My family and I just returned from a trip visiting my parents in Florida. We are extremely fortunate in that they absolutely adore our daughter, and are very supportive of our family as a whole. It is so precious to see my parents light up around my daughter, and to see her beam around them. It has brought out a beautiful side of them I had never quite seen before.
We know not every family is so lucky, so we really count our blessings on this one. It is nice to have a supportive family to share your precious child with--though we haven't been successful in getting them to move back up to "freezing Georgia" so we can reap the benefits of a free babysitter!
I bring all this up because I remember the many times my parents would visit while we were in the adoption-wait process. It sometimes hurt, but mostly was very frustrating. My parents really didn't believe we as gay people could adopt a child. Sure celebrities like Rosie O'Donnell could do it, but they didn't think WE could do it. And when we told them a birthmother would actually choose us to raise a child, they really thought we were off our rockers.
They generally weren't blatant about their disbelief, but it would always trickle out over a meal in some little comment they would make. As many people know, the adoption wait process is already very hard for most people. Having loved ones and friends not believe makes it especially hard. Sometimes we need cheerleaders in our life to keep us going, and the adoption wait process is certainly one of those times.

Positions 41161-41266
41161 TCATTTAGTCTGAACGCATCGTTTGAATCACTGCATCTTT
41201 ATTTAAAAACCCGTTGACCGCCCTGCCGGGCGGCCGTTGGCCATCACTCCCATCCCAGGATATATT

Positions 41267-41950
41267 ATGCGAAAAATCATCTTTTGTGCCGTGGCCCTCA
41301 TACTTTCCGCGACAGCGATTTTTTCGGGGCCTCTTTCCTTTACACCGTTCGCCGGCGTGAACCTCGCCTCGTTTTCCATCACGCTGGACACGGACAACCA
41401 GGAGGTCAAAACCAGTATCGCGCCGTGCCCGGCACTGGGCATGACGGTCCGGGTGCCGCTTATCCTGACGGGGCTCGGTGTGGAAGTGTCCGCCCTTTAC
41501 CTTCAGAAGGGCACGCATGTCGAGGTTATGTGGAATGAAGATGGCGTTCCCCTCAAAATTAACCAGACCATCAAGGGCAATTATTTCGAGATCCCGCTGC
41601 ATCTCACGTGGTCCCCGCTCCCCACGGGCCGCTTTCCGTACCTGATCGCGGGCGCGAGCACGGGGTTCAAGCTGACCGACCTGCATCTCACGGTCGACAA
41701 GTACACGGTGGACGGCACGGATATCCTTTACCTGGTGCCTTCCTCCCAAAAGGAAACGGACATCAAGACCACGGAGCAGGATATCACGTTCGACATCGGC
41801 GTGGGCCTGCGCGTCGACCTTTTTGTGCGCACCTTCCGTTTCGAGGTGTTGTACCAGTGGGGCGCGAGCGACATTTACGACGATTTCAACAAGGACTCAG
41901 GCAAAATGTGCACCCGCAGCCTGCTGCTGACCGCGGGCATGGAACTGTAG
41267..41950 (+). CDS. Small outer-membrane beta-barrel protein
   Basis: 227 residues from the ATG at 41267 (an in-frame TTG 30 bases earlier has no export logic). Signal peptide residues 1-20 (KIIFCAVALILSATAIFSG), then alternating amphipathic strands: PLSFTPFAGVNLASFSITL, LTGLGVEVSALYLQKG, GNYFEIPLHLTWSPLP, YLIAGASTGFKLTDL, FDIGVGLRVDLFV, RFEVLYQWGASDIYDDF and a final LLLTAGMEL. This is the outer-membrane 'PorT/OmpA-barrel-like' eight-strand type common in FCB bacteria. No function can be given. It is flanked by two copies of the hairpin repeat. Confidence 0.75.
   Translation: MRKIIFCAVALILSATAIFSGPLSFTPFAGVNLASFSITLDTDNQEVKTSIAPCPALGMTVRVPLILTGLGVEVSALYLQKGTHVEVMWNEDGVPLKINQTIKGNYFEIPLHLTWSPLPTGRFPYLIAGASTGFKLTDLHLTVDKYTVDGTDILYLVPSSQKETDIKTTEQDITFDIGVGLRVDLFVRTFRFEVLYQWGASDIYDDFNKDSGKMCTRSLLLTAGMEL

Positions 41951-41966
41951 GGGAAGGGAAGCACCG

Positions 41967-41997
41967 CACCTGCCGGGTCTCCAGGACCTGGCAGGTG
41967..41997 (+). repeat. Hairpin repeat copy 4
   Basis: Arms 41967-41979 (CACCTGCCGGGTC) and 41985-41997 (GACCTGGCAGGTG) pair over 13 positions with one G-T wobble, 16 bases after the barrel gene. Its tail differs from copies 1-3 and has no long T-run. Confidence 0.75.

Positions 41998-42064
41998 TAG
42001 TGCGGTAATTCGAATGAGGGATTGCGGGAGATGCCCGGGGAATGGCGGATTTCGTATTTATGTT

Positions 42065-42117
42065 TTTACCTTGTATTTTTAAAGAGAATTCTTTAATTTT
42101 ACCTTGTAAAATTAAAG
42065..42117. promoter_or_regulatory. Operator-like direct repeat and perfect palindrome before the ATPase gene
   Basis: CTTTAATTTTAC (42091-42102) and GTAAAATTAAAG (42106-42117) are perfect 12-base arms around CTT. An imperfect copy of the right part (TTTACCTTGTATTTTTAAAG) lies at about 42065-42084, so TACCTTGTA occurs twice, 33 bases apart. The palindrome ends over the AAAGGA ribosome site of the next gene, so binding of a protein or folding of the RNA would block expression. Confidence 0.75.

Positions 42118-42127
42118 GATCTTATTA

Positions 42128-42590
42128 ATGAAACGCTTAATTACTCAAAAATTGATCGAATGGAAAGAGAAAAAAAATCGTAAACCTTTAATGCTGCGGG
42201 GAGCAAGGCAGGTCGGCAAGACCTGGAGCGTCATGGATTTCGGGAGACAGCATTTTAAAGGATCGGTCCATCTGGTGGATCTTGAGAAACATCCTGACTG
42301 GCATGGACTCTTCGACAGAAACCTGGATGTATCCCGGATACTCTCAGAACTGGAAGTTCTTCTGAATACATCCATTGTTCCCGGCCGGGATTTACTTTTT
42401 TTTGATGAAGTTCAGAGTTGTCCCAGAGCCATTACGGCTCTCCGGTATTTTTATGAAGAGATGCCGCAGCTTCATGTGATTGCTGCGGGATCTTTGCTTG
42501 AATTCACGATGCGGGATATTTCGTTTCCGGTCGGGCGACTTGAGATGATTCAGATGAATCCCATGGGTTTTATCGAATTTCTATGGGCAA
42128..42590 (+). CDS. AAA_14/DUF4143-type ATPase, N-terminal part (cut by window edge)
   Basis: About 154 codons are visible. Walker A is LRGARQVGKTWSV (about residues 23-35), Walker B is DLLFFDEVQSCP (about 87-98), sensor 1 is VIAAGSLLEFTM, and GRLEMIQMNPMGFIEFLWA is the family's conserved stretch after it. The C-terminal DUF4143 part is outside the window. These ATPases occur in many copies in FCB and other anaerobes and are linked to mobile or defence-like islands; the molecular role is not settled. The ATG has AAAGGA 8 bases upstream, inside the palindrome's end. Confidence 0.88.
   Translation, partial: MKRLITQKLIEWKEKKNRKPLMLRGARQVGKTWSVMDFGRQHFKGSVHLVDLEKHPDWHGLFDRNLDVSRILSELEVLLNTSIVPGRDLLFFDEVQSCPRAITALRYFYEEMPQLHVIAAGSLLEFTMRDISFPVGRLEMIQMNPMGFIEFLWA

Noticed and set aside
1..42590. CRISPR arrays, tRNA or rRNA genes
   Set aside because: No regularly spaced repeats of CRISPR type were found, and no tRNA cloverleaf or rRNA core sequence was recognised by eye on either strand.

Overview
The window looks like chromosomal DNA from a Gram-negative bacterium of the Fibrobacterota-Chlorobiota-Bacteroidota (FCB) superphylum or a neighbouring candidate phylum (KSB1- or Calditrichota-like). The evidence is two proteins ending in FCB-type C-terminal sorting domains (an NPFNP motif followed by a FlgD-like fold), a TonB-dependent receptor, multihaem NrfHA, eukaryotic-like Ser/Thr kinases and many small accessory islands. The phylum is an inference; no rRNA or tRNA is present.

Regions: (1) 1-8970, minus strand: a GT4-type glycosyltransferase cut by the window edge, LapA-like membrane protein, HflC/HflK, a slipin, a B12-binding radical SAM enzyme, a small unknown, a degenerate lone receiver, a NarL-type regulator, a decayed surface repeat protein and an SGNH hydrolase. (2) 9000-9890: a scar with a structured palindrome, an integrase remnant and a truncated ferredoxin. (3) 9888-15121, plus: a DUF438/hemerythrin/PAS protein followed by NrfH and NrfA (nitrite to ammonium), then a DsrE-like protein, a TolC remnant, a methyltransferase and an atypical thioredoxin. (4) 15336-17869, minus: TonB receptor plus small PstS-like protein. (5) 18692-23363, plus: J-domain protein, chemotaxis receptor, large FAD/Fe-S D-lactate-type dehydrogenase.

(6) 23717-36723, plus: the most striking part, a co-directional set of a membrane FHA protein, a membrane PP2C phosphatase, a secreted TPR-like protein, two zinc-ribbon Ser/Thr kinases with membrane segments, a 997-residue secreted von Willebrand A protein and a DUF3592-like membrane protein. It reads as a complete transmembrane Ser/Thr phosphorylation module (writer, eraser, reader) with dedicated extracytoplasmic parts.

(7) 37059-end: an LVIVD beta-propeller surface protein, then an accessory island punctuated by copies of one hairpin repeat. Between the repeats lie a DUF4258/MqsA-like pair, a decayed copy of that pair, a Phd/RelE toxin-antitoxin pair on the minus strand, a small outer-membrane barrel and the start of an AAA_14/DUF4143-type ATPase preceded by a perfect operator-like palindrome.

As gay people, the fortunate ones are resourceful and turn to others to get needs met. We were lucky to have a wonderful support group of other gay and straight people going through the adoption process with us. We were each others best support, and every single one of us eventually adopted!
As beautiful as my parent's relationship with our daughter is, there is always this nagging feeling of how my parents didn't believe it would happen for us. Were we not worthy? Would we not make good parents? Or was it just the gay thing?
It was probably the first time my parents didn't believe in me when I said I would accomplish something, which made it especially hard. Over time, I hope I forget their doubt.
Though I am living in an anti-gay world, I have high expectations for my family.
Whether my parents believed it or not, we are worthy, we are good parents, and we would not give up our dream of children simply because we are gay. Apparently, they just needed to see it happen.
I am sure their recollection of the whole experience is totally different now because none of us could imagine a life without Maggie, and I know they get it now.
I have to remember they don't live in a community where gay folks are falling off the trees like where I live. Heck, my mom's PFLAG chapter even meets on the down low in her retirement community!